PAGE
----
Course Overview: What do you need to do to distinguish yourself in the workplace? Clearly, technical skills are necessary. But they are not enough. Frequently, technically skilled individuals are not….
Impulse buying behavior
Impulse purchase is characterized by spontaneity, which means that people are compelled into buying products they did not originally plan or intend to buy (“What Causes Customers to Buy on Impulse? ”). The common theory with respect to the cause of this observed phenomenon points to price as the motivating factor (“What Causes Customers to Buy on Impulse? ”). Thus, it is widely believed that low prices, such as in promotional sales, drive people into purchasing spontaneously (“What Causes Customers to Buy on Impulse?”).
However, it is observed that most shoppers are lured by other factors, such as site design, into impulse buying (“What Causes Customers to Buy on Impulse? ”). Thus, it is observed that a website that organizes its products by category and not through a search engine is likely to attract more impulse buyers (“What Causes Customers to Buy on Impulse? ”). This is an example of a cultural influence on impulse buying, as culture dictates the interests of people when browsing available items for sale on the Internet.
Culture also dictates the mindset of people with regard to buying, such as whether it is advisable to purchase items that are not classified as basic necessities. This mindset depends on whether the country involved is a developed country or not. Group influences on impulse buying may consist of peer pressure or the bandwagon phenomenon. Peer pressure consists in friends’ conscious or unconscious attempt to influence the decisions of another, in order to sway them towards a particular position.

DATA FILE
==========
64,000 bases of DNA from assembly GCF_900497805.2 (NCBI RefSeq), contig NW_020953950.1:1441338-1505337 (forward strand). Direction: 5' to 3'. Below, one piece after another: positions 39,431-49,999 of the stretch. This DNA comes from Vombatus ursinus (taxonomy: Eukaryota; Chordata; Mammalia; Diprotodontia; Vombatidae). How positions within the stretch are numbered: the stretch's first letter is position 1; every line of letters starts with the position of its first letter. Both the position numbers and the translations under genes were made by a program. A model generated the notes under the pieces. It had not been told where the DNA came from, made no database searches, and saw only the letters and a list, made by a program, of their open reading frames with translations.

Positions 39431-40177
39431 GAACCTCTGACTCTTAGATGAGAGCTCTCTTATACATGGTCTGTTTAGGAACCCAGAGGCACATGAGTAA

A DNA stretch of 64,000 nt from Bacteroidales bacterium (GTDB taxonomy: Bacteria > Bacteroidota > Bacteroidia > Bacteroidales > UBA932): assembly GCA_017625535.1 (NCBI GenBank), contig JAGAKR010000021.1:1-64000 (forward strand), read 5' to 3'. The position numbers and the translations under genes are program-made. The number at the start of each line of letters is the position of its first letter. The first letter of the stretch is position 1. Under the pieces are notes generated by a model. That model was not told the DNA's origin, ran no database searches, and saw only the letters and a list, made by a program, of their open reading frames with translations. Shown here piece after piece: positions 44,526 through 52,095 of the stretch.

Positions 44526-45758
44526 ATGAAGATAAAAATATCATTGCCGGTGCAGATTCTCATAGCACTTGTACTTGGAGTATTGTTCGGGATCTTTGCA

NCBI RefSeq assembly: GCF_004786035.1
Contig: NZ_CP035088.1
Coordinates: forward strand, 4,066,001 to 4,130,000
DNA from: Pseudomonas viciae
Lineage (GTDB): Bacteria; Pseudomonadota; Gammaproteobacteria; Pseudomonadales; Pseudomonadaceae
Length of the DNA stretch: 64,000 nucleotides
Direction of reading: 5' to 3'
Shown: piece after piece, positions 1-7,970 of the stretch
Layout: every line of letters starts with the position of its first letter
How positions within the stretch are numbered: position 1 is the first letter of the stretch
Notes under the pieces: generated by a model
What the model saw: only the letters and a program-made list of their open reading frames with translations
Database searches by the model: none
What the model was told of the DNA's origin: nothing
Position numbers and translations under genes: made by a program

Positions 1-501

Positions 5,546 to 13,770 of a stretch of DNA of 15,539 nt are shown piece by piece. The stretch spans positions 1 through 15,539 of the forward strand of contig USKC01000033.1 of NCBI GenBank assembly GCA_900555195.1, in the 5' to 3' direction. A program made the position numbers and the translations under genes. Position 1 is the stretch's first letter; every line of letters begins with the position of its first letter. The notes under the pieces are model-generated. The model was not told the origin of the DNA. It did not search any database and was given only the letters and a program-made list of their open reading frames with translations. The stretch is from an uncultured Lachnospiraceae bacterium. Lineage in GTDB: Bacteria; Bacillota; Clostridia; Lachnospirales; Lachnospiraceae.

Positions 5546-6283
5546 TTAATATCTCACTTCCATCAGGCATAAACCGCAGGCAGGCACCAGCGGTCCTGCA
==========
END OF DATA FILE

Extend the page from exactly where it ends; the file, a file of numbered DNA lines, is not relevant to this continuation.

The same is true in the bandwagon phenomenon, although it occurs in a larger scale. These two examples influence a person into purchasing an item, for the sake of fitting in the crowd or pleasing their friends. In the same vein, it is possible that family members, especially parents, exert moral ascendancy or influence over their children, which makes the latter want to buy things they think their parents would approve of.
Moreover, the family tends to set the sensibilities of their members. For example, conservative parents are more likely to produce conservative children, and such orientation influences a person’s approach towards things such as impulse buying.
Works Cited “What Causes Customers to Buy on Impulse? ” 9 July 2007. <http://www. uie. com/publications/whitepapers/ImpulseBuying. pdf (impulse buying)>.